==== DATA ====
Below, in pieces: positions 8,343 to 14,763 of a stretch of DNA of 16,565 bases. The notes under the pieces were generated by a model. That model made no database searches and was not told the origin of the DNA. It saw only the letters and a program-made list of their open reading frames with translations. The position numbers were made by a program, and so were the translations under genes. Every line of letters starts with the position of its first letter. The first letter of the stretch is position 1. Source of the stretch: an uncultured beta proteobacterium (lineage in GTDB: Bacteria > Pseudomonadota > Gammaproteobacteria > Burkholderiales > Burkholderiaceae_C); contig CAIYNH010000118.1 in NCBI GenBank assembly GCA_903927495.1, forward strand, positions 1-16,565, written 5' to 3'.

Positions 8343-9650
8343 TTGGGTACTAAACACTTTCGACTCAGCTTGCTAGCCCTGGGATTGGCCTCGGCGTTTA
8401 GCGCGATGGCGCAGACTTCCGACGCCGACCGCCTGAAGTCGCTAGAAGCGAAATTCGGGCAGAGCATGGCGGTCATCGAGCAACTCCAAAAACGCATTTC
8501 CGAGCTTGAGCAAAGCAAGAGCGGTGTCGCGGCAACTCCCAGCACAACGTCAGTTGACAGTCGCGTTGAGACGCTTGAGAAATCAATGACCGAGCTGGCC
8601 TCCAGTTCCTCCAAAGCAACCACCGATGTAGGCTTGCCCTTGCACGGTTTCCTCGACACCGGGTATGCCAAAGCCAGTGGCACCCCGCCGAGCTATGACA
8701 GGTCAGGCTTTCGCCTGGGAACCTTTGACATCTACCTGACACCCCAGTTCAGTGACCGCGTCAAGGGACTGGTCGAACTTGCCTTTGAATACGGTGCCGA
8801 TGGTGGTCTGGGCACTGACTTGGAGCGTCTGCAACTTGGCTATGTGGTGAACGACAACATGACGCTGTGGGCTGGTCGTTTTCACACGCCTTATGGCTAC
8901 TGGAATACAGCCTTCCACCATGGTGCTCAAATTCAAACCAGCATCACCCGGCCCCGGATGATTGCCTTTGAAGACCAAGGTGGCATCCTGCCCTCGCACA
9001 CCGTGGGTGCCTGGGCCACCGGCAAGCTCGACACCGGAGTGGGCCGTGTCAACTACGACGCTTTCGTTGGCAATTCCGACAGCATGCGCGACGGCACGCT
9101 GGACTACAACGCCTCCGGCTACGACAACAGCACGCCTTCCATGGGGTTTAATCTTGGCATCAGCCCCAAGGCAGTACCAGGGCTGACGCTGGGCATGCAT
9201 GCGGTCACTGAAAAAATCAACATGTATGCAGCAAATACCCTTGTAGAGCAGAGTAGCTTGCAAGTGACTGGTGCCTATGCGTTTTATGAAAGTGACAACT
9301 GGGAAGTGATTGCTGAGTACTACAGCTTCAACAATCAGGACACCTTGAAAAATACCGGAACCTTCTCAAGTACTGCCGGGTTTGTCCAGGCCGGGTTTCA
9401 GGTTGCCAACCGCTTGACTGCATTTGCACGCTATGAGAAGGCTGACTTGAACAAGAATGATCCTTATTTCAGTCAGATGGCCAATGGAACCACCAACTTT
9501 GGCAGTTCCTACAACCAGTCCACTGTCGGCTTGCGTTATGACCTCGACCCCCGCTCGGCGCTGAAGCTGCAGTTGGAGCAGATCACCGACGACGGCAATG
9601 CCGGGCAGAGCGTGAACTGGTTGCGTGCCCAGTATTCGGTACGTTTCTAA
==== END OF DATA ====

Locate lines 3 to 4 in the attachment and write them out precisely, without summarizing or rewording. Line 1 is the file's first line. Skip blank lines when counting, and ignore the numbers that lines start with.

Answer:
8343 TTGGGTACTAAACACTTTCGACTCAGCTTGCTAGCCCTGGGATTGGCCTCGGCGTTTA
8401 GCGCGATGGCGCAGACTTCCGACGCCGACCGCCTGAAGTCGCTAGAAGCGAAATTCGGGCAGAGCATGGCGGTCATCGAGCAACTCCAAAAACGCATTTC